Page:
After being an active person but also a food lover for many years, about four years ago I finally started to take on more of an interest in what is in our food, and what I should really be eating. With the amount of so called ‘diets’ increasing, but yet also the amount of illness on the rise, I became interested in how we eat our food, what we put into our food, how our various bodies process this food and what type of food and activity works for me. After the second time my mum was diagnosed with cancer, I spoke to her doctor and asked him what perhaps he thought in his ‘learned opinion’ of what else my mum could do (in addition to her chemotherapy) to help her get well? I tried to explain my thoughts to with him saying that, ‘obviously there is something she is doing/ eating/ taking that her body doesn’t agree with, what do you think about that?” and I got a very stern answer, “sorry it’s just bad luck, she just needs to take her medicine and hope it doesn’t come back”. Riiiight.
So, after that conversation…I think a seed was certainly planted. I couldn’t fix my mum, but I could observe what did and didn’t work for me and others around me. I like to talk to nutritionist friends, holistic doctor friends, read journals, books and magazines and then I take bits of and pieces and incorporate them into a real life. Try things, see how they go. If it works, I stick with it, if not I take note.
I love cooking, I love eating and there is nothing I love more than spending a morning shopping at my local market, the afternoon preparing a beautiful meal and the evening sharing that meal (and a little wine!) together with some lovely friends and family. This type of activity nourishes my very being. I also love traveling and a big part of travel and new cultures is the food and experiences that go with that.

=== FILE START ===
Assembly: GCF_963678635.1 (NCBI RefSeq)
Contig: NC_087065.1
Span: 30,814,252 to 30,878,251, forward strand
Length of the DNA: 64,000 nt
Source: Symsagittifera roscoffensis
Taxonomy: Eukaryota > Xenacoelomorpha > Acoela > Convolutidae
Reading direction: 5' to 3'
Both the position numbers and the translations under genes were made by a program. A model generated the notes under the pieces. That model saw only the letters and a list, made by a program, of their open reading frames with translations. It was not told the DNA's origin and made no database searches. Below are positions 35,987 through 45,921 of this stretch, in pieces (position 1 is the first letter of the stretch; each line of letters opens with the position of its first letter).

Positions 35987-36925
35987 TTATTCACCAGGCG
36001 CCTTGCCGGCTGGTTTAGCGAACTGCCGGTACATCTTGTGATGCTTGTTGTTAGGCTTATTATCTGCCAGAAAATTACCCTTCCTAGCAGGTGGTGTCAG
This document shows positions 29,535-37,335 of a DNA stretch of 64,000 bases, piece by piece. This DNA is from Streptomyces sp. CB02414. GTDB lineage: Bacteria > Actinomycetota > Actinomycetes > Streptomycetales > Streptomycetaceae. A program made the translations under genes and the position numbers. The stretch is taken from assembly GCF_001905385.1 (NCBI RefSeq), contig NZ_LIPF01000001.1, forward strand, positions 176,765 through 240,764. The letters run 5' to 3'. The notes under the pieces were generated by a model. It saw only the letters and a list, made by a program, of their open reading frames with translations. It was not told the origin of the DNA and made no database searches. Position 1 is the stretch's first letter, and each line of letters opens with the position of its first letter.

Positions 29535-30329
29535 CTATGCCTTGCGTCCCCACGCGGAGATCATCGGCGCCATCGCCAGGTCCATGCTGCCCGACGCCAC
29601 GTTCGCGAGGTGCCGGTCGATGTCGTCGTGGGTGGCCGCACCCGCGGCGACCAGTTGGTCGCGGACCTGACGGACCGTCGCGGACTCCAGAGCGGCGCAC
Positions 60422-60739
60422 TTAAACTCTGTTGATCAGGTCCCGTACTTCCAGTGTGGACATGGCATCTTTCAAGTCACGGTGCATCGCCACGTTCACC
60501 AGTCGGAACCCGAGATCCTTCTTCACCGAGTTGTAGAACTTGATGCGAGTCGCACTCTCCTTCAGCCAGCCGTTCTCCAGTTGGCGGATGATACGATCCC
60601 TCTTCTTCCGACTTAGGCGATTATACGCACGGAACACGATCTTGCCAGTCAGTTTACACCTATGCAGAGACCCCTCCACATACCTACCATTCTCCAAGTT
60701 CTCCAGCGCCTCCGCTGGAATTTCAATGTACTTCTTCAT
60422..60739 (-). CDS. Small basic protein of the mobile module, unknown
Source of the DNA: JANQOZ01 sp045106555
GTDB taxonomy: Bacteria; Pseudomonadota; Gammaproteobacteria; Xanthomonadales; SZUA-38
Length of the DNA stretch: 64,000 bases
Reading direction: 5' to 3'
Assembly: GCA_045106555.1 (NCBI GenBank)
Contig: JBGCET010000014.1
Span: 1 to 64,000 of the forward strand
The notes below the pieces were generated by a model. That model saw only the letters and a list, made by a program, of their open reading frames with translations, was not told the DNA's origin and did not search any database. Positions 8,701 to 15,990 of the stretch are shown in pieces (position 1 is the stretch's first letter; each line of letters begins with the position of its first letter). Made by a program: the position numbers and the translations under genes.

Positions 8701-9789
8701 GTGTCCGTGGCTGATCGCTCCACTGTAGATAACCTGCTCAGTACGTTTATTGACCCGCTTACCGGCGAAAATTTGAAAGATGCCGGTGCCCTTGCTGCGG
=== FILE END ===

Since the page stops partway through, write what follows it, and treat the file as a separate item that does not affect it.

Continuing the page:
In an ideal world, it would be wonderful to aim to eat something with every meal that is less than 5 minutes old, but let’s face it, living in the inner city and with our time poor lifestyles this is not always possible. My mother-in-law lives on 5 acres so I delight in spending time on her property ‘plucking’ dinner from the garden. At home though, we do have a healthy herb garden on our balcony, as well as a lemon tree and a double grafted lime tree, and some olives that we are hoping will sprout and we use as much of what we have wherever we can. I’ve also got some lettuces for summer which are amazing and so flavoursome!
I am always experimenting with new recipes, adding in new learnings and healthy information along the way, mixing the old and new, or adapting something I tried in a restaurant to a home version (generally with less butter and no cream!!).
We are so blessed to live in this beautiful country and have the lives we do, that I believe we need to make the most of all the opportunities which are available to us. I don’t know where any of us would be without our food rituals and special times with friends and family. I think that is the meaning of life. But what I get really annoyed about is articles in magazines which scream at you to “get a new body in just 5 weeks” somehow looking very short-term at the way we treat our bodies. Perhaps for many people a short burst – such as a 4 week bootcamp, or a 6 week no carb diet- is more ‘achievable’ because there is an end date? And we reason with ourselves that it will be over soon and then we can go back to our unhealthy ways. I’ve certainly done this before. But as our life expectancy (and amount of illness) continues to increase, it is a reminder to me that I want to live long and live well. So I need to develop ways and understand a bit more about how to be truly well- for me and others around me, so we can make the most of all the happiness and opportunities before us.
In my health journey so far I have come across one very inspiring lady such who describes this balancing act expertly by saying ‘It’s not what you do sometimes, but what you do most of the time that counts’. This mantra is on our fridge. No-one I’ve met can be 100% text book correct all the time! This person is Dr Libby, a holistic Biochemical Nutritionist who likes to explain it as the ‘zig-zag’ theory, and I think you will also like this turn of phrase.
So, do you cook? What do you do to stay ‘well’? Or do you think we should just take our medicine – like my mum’s doctor- and get on with it? Say hello, I’m new to this. I’d love to hear from you.